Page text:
Still, I have to hand it to the author, unlike a lot of speculative fiction writers, he does an e
Maria Kramer
I don;t know how a series that started so strongly could this. I was two-thirds of the way through and I just stopped caring about the characters and the resolution. It tormented me. "Why?" I asked myself, "Why can't I finish? I'm almost done, dammit!" Here's what I think went wrong:

*Pacing issues. The first book, and to a lesser extent, the second and third, had a strong narrative drive. This book seems very scattered, which is weird for the last book in a series. At this p
This book was not QUITE as good as I was hoping for. Although I applaud an author who dares to make his characters flawed, it is always very uncomfortable when they start veering quite close to unlikeable.

Also, the end was simultaneously epic and anti-climactic which is an impressive and strange feat I've never seen before.

All in all, I enjoyed this series and this was a decent end to it, but I was hoping for something a bit more satisfying.
This book was excellent, and a great end to the series. Most threads are tied up, so this isnt a case where the final book leaves a lot of unanswered questions. I imagine this book will be in my top 5 of 2008 at the end of the year. Highly recommended. More here
I'm not sure how to feel about this. On the one hand, I liked this series, even though it's too long. After four books, I had quite a bit invested in it, and I wanted a satisfying ending. I didn't entirely get it, and that bothers me a bit. To resolve some of the storylines, there seemed to be things falling out of the sky. (view spoiler) ...more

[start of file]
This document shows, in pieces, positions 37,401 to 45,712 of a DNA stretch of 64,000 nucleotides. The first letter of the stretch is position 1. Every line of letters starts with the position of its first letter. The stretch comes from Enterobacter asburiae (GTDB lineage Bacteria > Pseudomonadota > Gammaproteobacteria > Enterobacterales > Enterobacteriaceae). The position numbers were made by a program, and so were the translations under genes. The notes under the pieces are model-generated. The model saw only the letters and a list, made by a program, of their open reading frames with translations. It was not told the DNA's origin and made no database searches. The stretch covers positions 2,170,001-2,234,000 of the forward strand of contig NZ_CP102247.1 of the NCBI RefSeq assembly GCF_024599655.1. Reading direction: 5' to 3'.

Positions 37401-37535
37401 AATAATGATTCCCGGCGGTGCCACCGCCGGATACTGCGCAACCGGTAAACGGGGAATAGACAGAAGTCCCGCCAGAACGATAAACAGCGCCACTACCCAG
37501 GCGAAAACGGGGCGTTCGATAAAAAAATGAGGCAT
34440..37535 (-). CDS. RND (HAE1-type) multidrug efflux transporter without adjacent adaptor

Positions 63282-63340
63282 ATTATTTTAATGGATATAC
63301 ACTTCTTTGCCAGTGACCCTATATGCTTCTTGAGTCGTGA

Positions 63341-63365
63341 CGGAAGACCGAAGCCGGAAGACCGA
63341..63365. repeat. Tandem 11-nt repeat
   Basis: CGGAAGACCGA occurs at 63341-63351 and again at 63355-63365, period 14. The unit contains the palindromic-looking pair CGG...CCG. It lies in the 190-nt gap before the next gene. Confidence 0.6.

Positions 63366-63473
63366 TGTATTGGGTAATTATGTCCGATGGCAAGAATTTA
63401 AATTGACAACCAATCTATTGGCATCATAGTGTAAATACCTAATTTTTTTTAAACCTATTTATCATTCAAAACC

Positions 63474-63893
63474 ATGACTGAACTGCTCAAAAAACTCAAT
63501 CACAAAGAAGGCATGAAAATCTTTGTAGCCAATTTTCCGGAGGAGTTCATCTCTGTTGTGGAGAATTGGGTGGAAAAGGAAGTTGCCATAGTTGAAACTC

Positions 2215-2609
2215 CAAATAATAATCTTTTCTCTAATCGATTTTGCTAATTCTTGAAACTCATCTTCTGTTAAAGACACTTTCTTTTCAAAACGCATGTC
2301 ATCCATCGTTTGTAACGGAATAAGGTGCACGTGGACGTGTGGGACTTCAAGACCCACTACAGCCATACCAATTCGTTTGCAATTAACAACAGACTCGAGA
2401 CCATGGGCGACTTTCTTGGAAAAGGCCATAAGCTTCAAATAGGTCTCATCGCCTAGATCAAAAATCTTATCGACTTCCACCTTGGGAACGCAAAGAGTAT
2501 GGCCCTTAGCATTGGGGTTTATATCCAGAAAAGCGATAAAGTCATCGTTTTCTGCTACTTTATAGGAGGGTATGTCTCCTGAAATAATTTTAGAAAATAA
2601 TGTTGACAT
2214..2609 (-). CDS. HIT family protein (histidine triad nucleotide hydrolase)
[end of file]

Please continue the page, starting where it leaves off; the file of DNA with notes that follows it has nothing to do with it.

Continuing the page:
by Ax
Conclusione sotto tono

Si conclude la 'Saga dei regni delle spine e delle ossa' e l'impressione è che Keyes non vedesse l'ora di farlo. Le situazioni si moltiplicano e vengono affrontate in modo frammentario, generando un senso di dispersione che va a incidere sulla scorrevolezza della storia. Le caratterizzazioni dei personaggi mi sono sembrate inferiori al terzo volume (Leoff, su tutti) e relegate a semplice collante per le molte (troppe?) peripezie che affrontano; anche la protagonista subisce
Wow, this one is like riding one of those horrible, thrilling coasters that takes you straight up for what feels like a half mile and then sends you plummeting towards the earth, shaking and twisting and turning. Bunch of story threads, bad things happening to beloved characters, the situations getting more and more dire, until it seems like the world really is coming to an end.

I liked this, but feel a little let down by the whole series. I liked the two book series about The River God a lot bet
I had high hopes for this series. The way he tied in the lost ronoake colony from colonial America grabbed my attention immediately. This series had great potential. Don't get me wrong for a first attempt into the genre, it's pretty amazing. The issue I had was all the questions that went unanswered. Even though I have a few issues with the series I will definitely buy the next epic he writes. Don't let my review discourage you. The pro's out weigh the con's and you won't regret reading these bo ...more
This novel finishes up what has been one of the better series that I have read in this genre recently. I've rated all the books as four stars, but really I'd say the Briar King was a 4+, the middle two books are 4s, and the last book is a 4-.

The book is solid, and the stories of all the characters are moved forward to a conclusion. Unlike the other books, however, this one seemed a little 'busy'. I think this is because for most of the other books, multiple characters were traveling together/adv
Book: 4/10 - 3/31/11
Series: 5/10 - 3/21/11